Desert Isle Keeper
The Bravest Thing
I don’t know who put The Bravest Thing on my radar but whoever it was, please feel free to find me and collect a reward for a job well done.
Laura Lascarso is a new-to-me author, one I’m sorry to say I hadn’t even heard of before picking up this book, but I knew by the opening chapter (truthfully, the very first page) that it was going to be something special. Sweet and wonderful, utterly heartbreaking, or a mix of both (spoiler – it was a mix), I didn’t know which, but I was already feeling things. The hooks were in me instantly.
Set in small town Lowry, Texas, the story opens on Berlin Webber, your typical all-American male – blond, popular, a hard working son, and the local high school’s running back. Like so many teens his age, he’s counting down the days until the end of high school; not just for the opportunities offered by college, but because every passing day is one less day he has to hide his sexuality so as not to risk his football scholarship. He’s not entirely sure he’s gay but, “judging by [his] browser history this summer, it’s seeming more and more likely.”
So of course, on the first day of his junior year, in cruises Hiroku Hayashi on his motorcycle. With his tight pants, touchable looking hair, and the fact that he’s unapologetically wearing eyeliner, Hiro does more to affirm Berlin’s orientation with one glance than any amount of fooling around with his long-term, but saving-herself-for-marriage, girlfriend. But it’s not just for the sake of his spot on the team, or toeing the line of his current world order, that he stays in the closet. It’s also because not only is the coach a raging homophobe, but so is Berlin’s quarterback best friend, Trent – who happens to be the coach’s son.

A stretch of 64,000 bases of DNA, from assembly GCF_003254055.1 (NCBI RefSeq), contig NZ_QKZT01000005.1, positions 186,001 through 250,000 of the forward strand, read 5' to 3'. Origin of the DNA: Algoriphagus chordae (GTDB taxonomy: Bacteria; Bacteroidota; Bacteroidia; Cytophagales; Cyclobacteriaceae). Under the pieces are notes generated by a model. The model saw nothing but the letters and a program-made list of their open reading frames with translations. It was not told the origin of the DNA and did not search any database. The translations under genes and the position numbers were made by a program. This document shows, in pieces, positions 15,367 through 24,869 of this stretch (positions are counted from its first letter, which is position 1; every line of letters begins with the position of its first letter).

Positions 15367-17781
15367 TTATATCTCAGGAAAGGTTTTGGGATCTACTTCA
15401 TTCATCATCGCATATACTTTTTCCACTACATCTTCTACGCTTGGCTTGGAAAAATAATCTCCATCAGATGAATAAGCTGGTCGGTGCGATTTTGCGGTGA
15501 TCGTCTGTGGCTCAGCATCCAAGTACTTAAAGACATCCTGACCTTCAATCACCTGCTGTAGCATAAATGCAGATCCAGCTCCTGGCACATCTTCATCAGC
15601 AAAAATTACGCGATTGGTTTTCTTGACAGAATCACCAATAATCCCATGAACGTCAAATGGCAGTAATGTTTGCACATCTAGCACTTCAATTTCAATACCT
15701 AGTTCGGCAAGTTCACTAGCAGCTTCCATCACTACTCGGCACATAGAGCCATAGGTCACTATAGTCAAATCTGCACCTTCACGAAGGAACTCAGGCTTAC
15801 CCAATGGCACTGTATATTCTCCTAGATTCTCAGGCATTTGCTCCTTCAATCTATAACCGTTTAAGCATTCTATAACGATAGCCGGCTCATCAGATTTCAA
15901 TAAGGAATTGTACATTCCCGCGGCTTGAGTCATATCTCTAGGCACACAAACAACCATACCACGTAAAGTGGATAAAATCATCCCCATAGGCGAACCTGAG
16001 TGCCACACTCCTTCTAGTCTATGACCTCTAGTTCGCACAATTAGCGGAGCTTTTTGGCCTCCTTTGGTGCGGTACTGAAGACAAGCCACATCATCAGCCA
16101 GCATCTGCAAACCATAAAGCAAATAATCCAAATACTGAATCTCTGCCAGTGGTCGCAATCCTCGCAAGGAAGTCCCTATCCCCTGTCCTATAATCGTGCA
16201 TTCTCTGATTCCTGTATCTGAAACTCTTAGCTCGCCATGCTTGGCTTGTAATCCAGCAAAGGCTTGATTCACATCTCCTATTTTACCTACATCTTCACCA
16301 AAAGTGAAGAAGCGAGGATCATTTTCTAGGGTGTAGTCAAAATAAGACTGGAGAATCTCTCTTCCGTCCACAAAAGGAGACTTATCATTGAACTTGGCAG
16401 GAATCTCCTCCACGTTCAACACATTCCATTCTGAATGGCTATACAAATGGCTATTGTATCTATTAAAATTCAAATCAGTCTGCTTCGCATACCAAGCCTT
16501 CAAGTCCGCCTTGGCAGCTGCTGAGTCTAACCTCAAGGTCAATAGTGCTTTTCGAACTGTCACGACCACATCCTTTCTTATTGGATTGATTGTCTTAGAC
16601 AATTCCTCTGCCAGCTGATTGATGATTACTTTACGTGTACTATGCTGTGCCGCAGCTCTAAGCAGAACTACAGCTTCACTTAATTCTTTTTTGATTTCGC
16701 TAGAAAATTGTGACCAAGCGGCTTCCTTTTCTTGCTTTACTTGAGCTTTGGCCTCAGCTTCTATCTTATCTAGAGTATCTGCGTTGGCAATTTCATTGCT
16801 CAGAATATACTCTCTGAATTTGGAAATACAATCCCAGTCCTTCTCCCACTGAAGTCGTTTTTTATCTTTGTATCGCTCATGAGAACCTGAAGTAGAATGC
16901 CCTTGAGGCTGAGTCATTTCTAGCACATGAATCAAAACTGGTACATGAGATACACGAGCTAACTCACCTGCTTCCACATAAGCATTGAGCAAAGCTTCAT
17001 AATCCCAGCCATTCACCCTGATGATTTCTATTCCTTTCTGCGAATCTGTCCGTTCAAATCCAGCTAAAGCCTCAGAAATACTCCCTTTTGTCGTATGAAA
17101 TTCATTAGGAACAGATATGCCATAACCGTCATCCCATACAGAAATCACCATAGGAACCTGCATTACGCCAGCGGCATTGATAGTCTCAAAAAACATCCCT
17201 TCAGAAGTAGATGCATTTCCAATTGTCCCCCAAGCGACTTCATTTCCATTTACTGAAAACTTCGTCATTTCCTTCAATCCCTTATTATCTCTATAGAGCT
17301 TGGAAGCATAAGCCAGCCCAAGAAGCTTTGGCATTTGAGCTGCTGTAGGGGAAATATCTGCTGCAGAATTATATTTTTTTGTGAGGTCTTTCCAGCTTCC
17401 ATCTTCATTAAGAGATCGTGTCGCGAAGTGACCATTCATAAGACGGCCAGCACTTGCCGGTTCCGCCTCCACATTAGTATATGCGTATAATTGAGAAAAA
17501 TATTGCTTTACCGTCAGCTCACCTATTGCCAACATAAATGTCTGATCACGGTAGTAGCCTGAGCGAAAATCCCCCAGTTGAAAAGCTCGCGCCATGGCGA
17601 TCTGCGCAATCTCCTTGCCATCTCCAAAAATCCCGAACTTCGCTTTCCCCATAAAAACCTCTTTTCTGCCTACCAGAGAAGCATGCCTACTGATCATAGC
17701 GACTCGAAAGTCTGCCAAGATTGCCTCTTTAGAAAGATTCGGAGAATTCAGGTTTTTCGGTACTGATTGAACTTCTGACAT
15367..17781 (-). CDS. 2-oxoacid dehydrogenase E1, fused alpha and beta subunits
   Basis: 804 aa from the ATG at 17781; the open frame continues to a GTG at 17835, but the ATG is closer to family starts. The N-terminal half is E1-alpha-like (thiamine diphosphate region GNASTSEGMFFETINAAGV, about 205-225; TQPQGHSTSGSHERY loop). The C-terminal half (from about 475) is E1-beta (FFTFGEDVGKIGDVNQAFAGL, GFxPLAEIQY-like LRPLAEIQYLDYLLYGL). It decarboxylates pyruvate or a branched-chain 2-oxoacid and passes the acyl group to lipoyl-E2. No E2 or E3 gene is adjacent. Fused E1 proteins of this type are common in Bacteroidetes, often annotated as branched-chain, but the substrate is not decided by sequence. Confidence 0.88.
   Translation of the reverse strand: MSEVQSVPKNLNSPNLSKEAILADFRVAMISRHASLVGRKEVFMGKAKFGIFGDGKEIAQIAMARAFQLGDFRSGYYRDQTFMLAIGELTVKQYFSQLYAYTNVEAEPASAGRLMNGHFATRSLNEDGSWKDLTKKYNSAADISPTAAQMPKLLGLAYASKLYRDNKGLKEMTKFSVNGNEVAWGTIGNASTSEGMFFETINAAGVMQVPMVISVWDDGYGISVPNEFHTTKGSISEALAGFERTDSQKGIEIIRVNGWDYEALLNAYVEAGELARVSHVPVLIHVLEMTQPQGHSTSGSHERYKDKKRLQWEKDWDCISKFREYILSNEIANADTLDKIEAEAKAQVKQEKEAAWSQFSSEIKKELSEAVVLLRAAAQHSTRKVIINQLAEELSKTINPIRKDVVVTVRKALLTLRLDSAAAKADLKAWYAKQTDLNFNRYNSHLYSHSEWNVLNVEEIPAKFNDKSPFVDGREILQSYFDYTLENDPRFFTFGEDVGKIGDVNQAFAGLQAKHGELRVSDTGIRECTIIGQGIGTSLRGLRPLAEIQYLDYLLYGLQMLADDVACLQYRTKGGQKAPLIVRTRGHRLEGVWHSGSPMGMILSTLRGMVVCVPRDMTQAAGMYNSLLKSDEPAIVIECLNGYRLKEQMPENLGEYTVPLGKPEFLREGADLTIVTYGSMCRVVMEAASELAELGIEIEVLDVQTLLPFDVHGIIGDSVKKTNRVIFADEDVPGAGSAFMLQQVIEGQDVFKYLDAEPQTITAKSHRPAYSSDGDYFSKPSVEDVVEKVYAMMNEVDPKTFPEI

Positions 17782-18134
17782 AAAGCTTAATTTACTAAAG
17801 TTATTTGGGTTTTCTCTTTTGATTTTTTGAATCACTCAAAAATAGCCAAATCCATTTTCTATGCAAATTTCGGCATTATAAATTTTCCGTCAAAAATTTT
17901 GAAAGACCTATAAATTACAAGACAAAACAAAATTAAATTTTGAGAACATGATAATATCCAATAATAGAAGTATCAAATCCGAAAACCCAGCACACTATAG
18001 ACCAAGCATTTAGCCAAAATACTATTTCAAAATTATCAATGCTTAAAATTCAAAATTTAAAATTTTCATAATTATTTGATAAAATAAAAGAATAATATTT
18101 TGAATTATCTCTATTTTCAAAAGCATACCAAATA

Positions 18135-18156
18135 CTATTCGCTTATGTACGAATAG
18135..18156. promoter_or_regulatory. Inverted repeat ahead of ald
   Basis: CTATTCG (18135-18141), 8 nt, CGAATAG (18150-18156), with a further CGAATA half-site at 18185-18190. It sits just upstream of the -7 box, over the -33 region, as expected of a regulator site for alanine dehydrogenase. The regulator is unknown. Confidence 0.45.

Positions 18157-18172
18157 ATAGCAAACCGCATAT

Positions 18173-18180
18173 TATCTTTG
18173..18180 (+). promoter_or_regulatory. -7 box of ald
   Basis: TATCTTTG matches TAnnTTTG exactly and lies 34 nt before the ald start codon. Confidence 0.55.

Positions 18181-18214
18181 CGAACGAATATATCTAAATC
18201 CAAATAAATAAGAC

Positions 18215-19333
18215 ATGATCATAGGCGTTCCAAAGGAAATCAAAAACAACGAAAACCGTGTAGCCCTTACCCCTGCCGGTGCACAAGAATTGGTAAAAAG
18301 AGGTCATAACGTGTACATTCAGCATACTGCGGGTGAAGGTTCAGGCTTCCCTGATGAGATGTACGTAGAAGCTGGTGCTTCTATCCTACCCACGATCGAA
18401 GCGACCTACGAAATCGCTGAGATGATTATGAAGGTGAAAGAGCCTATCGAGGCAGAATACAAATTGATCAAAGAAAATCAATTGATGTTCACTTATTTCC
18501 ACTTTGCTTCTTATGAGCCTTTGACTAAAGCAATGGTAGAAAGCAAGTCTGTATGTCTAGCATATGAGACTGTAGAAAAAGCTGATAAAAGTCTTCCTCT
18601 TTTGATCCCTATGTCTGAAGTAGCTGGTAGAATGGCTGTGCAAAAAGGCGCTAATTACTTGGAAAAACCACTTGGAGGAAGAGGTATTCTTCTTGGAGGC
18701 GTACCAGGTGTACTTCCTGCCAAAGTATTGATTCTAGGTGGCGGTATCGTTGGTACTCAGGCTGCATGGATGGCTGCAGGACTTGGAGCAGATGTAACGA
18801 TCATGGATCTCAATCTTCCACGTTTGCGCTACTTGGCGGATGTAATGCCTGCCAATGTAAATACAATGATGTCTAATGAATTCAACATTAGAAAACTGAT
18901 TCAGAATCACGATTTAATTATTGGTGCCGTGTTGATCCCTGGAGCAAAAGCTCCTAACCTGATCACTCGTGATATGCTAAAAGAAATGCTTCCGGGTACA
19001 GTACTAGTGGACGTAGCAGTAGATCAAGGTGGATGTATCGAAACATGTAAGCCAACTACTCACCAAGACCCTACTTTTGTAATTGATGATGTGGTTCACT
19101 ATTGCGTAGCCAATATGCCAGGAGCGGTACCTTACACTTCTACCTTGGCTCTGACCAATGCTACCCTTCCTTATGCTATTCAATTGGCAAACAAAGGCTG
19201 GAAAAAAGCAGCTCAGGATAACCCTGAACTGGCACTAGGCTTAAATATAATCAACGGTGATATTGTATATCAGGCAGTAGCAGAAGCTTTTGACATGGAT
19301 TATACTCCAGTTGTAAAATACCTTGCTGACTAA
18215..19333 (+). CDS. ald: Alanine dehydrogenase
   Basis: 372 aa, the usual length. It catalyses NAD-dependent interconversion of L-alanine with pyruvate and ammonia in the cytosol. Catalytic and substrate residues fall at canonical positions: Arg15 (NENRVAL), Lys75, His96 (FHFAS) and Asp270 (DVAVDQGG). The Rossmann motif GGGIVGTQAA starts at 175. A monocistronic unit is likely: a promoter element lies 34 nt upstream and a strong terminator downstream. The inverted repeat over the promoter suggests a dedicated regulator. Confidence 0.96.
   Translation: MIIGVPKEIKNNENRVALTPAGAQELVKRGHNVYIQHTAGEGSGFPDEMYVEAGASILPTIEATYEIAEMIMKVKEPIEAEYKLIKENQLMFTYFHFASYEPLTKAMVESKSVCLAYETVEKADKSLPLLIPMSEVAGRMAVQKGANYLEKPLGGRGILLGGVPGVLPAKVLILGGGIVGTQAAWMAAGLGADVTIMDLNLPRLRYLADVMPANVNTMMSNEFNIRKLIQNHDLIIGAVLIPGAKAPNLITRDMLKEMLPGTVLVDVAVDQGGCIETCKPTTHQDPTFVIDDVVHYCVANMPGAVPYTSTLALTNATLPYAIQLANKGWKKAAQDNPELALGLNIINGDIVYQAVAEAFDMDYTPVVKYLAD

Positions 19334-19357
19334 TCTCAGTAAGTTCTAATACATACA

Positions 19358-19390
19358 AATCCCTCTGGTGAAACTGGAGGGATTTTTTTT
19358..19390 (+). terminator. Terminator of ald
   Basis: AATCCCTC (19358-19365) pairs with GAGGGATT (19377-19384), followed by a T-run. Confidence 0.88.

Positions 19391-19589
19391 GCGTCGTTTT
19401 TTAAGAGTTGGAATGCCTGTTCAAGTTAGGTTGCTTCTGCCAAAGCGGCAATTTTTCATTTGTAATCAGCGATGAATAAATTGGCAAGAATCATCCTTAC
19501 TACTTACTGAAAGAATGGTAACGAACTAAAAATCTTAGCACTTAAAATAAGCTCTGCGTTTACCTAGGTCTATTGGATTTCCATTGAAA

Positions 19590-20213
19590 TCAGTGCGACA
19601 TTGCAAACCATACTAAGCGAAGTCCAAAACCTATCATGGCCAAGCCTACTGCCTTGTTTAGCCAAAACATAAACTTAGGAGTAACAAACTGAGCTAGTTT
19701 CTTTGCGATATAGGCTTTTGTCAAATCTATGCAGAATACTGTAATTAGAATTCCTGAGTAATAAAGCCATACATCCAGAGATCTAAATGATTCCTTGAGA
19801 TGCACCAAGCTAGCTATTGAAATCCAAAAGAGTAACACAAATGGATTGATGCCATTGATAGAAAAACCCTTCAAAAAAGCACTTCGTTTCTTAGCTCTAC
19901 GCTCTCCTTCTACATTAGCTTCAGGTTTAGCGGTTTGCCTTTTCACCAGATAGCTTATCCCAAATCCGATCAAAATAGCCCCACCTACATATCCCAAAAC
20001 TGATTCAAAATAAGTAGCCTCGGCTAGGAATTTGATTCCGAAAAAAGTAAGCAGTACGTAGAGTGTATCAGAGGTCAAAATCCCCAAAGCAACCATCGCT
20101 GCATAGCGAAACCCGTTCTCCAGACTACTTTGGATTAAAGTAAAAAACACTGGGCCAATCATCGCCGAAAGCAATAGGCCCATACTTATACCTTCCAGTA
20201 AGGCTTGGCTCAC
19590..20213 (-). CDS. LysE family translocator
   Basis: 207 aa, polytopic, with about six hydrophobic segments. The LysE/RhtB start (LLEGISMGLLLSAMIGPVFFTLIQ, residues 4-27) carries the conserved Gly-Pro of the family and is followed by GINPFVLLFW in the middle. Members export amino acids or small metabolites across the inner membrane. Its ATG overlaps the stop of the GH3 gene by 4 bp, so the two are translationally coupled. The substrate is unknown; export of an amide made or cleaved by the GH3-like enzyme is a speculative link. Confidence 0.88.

Though Berlin is committed to staying closeted in order to ensure a future somewhere that isn’t the local community college, he can’t manage to stay away from Hiro. The other boy fascinates him, draws him in, and after breaking up with his girlfriend because he’s tired of the lies, Berlin even takes things a step further and, instead of resisting the pull or denying what he wants, asks Hiro out on a date. He tries to woo him by inviting him to see a band often displayed on Hiro’s t-shirts and inadvertently offers the other boy a temptation he’s trying so hard to resist.
The only reason Hiro is in Lowry is because he hit rock bottom. After breaking off a toxic relationship almost as damaging as the addiction it fueled, Hiro’s parents are helping him to start over. Removing him from the big city in hopes it’ll help him heal post-rehab, Hiro’s biggest struggle is no longer the drugs or his abusive rockstar ex, but facing down the daily bigotry and harassment from the football team. Berlin’s cautious friendliness, and then clumsy interest at first feels suspiciously like a prank, but Hiro quickly catches on to the other boy’s situation and a friendship blossoms. Hiro is taken in by Berlin’s goodness and kindness, yet doesn’t feel he deserves either. So used to being treated poorly, it takes time for him to understand he’s being appreciated for all that he is and that Berlin might want more than just to experiment. He pushes, challenging Berlin’s belief in God, in his ignorant friends, and the relationship – hidden though it has to be – changes them both.